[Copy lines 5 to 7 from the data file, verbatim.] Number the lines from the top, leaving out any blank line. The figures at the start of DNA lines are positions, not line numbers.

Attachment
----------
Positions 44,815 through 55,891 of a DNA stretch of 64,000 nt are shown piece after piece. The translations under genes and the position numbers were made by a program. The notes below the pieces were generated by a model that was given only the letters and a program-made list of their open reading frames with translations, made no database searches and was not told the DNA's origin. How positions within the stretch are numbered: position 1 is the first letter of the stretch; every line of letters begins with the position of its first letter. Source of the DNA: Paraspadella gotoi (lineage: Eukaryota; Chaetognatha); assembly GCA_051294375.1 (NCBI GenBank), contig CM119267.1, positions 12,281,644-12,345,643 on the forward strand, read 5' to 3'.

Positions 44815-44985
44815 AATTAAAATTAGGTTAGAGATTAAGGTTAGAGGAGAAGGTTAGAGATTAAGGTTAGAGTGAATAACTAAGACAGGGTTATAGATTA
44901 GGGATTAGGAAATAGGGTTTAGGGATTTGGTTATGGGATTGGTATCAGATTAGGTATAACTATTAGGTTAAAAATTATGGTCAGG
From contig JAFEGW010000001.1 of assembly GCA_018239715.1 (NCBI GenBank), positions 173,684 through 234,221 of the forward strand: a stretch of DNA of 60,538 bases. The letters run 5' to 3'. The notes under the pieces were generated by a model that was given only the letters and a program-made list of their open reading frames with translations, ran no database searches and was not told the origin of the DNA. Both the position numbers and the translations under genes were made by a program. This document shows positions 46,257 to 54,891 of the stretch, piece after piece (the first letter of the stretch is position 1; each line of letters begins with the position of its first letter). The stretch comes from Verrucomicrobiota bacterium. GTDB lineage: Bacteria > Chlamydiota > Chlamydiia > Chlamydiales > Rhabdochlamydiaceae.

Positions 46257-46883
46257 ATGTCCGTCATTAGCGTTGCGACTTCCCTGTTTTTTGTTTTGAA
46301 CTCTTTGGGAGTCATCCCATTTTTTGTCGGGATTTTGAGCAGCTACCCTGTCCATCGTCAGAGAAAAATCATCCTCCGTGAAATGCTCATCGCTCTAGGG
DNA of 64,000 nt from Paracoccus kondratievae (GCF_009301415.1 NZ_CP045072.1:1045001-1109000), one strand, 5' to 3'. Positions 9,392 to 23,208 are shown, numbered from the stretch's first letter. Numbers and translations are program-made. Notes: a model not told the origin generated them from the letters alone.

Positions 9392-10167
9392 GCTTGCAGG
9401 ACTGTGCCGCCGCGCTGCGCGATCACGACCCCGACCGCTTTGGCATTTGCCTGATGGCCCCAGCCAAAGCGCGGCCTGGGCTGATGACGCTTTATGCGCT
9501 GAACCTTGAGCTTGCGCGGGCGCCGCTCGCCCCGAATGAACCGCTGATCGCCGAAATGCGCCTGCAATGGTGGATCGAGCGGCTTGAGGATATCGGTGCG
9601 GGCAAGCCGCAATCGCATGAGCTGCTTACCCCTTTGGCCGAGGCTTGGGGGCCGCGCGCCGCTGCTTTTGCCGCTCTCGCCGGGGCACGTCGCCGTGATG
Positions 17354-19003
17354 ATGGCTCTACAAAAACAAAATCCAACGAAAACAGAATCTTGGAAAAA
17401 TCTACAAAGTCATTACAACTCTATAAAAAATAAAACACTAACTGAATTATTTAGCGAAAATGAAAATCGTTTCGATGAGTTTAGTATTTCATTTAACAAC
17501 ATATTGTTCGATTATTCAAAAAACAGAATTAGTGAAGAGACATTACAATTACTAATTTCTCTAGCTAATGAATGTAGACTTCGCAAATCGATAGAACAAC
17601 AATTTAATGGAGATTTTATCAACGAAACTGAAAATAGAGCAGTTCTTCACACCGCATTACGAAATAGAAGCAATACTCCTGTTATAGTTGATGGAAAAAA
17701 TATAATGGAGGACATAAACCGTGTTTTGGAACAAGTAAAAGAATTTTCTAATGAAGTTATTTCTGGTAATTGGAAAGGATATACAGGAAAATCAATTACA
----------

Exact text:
From contig JAFEGW010000001.1 of assembly GCA_018239715.1 (NCBI GenBank), positions 173,684 through 234,221 of the forward strand: a stretch of DNA of 60,538 bases. The letters run 5' to 3'. The notes under the pieces were generated by a model that was given only the letters and a program-made list of their open reading frames with translations, ran no database searches and was not told the origin of the DNA. Both the position numbers and the translations under genes were made by a program. This document shows positions 46,257 to 54,891 of the stretch, piece after piece (the first letter of the stretch is position 1; each line of letters begins with the position of its first letter). The stretch comes from Verrucomicrobiota bacterium. GTDB lineage: Bacteria > Chlamydiota > Chlamydiia > Chlamydiales > Rhabdochlamydiaceae.

Positions 46257-46883
46257 ATGTCCGTCATTAGCGTTGCGACTTCCCTGTTTTTTGTTTTGAA